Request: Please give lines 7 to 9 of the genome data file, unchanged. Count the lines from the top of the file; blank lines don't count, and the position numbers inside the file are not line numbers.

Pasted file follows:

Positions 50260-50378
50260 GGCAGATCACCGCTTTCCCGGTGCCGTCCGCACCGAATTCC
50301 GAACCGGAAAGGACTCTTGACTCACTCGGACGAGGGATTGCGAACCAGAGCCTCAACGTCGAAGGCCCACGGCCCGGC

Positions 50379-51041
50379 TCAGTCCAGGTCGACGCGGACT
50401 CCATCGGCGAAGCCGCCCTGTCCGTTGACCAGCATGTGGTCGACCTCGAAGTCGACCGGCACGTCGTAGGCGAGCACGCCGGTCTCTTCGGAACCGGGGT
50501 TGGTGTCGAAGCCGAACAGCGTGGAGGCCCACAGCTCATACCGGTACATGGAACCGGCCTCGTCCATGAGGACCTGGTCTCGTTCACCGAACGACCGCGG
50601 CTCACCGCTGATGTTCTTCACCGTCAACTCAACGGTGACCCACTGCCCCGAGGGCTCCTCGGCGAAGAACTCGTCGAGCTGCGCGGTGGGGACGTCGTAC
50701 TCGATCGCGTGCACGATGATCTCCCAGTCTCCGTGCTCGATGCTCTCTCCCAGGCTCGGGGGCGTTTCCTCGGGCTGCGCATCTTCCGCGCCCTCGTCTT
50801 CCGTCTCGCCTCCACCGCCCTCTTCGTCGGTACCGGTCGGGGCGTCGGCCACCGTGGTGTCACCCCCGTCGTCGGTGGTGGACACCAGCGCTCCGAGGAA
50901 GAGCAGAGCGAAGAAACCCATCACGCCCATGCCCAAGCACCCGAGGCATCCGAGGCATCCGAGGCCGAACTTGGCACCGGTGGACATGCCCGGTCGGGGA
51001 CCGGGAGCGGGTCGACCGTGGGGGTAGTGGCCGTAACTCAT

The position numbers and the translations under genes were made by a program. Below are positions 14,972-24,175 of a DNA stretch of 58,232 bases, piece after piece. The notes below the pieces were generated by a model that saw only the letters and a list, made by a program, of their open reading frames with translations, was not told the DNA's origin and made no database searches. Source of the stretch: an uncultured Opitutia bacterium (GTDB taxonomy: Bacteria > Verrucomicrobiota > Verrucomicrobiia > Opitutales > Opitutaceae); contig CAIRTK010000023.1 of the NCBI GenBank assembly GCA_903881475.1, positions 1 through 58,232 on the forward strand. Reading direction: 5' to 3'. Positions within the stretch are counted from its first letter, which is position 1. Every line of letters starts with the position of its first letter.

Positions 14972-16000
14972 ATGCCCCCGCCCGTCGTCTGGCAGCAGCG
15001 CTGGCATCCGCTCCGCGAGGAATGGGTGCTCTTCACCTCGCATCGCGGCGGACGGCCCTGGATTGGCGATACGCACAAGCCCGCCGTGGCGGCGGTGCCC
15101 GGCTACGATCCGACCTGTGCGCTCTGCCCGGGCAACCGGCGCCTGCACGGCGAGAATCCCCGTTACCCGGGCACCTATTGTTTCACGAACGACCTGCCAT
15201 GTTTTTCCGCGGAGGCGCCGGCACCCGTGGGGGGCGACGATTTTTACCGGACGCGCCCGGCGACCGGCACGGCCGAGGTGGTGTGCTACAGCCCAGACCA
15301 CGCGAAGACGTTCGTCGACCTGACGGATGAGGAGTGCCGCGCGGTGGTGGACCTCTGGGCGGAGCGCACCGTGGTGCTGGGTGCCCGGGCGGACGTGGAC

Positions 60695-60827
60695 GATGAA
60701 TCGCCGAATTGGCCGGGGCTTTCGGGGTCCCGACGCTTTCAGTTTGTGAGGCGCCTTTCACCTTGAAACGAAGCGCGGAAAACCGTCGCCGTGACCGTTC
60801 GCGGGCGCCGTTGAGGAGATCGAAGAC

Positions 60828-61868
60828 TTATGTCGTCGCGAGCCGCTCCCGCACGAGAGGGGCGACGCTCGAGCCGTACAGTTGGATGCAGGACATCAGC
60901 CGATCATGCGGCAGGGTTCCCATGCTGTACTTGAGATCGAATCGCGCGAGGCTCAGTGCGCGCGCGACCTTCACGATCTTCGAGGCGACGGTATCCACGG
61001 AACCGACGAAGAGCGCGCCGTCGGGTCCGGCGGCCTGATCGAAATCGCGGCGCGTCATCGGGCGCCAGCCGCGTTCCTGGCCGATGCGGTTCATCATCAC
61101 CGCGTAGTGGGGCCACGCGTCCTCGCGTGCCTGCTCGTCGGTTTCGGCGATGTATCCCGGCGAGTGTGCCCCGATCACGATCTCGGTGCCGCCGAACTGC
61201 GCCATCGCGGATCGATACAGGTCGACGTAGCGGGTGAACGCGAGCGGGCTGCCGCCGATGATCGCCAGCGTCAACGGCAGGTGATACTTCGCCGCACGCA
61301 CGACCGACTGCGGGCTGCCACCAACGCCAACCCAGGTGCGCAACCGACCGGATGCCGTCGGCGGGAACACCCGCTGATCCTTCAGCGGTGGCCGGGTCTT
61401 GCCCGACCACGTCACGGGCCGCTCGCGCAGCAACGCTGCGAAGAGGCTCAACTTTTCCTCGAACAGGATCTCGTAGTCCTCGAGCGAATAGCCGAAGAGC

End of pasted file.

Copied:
50501 TGGTGTCGAAGCCGAACAGCGTGGAGGCCCACAGCTCATACCGGTACATGGAACCGGCCTCGTCCATGAGGACCTGGTCTCGTTCACCGAACGACCGCGG
50601 CTCACCGCTGATGTTCTTCACCGTCAACTCAACGGTGACCCACTGCCCCGAGGGCTCCTCGGCGAAGAACTCGTCGAGCTGCGCGGTGGGGACGTCGTAC
50701 TCGATCGCGTGCACGATGATCTCCCAGTCTCCGTGCTCGATGCTCTCTCCCAGGCTCGGGGGCGTTTCCTCGGGCTGCGCATCTTCCGCGCCCTCGTCTT